Turning waste challenges into STEM opportunities


Integrating waste management into STEM education is crucial for equipping future generations with the essential skills and knowledge to innovatively tackle waste-related challenges. — The Jakarta Post

IN recognition of National Waste Care Day on Feb 21, a pivotal moment arises for educators and teachers to intensify their commitment to science, technology, engineering and mathematics (STEM) education, leveraging the pressing issue of waste management as an innovative and dynamic teaching resource.

This approach not only cultivates critical STEM habits of mind among students but also actively engages them in understanding and mitigating the detrimental effects of waste on our environment.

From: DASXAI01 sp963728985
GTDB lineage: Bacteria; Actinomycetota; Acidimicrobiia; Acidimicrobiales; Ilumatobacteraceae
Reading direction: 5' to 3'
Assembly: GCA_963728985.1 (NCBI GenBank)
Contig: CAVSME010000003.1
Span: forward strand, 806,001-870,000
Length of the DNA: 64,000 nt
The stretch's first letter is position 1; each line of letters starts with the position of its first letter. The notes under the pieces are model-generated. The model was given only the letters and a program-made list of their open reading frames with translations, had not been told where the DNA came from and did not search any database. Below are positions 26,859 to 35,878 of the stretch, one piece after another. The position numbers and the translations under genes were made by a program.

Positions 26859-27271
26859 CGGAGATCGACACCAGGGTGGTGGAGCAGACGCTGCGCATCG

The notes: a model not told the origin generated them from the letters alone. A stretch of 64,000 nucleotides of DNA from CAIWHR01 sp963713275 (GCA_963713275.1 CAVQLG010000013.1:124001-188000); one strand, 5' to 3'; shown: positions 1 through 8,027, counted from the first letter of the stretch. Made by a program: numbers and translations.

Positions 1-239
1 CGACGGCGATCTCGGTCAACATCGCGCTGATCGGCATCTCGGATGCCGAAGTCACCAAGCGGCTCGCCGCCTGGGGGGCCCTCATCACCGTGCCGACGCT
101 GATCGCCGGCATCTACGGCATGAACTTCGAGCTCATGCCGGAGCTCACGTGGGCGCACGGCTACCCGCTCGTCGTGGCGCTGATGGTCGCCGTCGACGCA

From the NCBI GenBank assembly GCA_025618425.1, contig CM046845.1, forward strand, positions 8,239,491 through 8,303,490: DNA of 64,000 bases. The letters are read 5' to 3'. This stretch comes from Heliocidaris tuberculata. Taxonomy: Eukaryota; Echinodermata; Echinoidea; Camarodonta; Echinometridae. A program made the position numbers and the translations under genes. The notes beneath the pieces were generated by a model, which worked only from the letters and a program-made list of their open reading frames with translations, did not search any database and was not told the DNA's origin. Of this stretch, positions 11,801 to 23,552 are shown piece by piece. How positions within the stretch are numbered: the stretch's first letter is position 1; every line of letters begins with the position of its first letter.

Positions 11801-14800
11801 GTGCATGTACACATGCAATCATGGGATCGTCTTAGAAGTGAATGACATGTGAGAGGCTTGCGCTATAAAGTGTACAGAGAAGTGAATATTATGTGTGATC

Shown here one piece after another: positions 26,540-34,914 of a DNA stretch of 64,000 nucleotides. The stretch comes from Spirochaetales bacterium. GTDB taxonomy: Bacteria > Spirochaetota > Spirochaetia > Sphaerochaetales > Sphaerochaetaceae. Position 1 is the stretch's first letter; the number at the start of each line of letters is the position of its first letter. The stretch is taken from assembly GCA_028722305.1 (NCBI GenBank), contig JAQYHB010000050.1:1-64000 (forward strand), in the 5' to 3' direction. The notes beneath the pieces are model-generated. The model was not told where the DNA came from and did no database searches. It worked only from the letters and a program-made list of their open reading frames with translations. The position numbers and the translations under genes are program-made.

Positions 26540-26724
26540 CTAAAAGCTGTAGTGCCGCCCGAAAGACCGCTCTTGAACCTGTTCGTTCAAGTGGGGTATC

The integration of waste-related topics into the Indonesian curriculum, particularly through initiatives like Kurikulum Merdeka (Curriculum of Freedom), allows educators to implement a dual-impact educational strategy: enriching students’ learning while simultaneously empowering them to become proactive agents in addressing the escalating waste crisis.

Indonesia is grappling with a severe waste management crisis, marked by an alarming increase in waste generation and insufficient handling capabilities.

In 2023, the Environment and Forestry Ministry reported that the country produced around 17.44 million tonnes of waste annually.

This amount is equivalent to the weight of approximately 348.8 million adults, assuming an average Indonesian adult weighs 50 kg.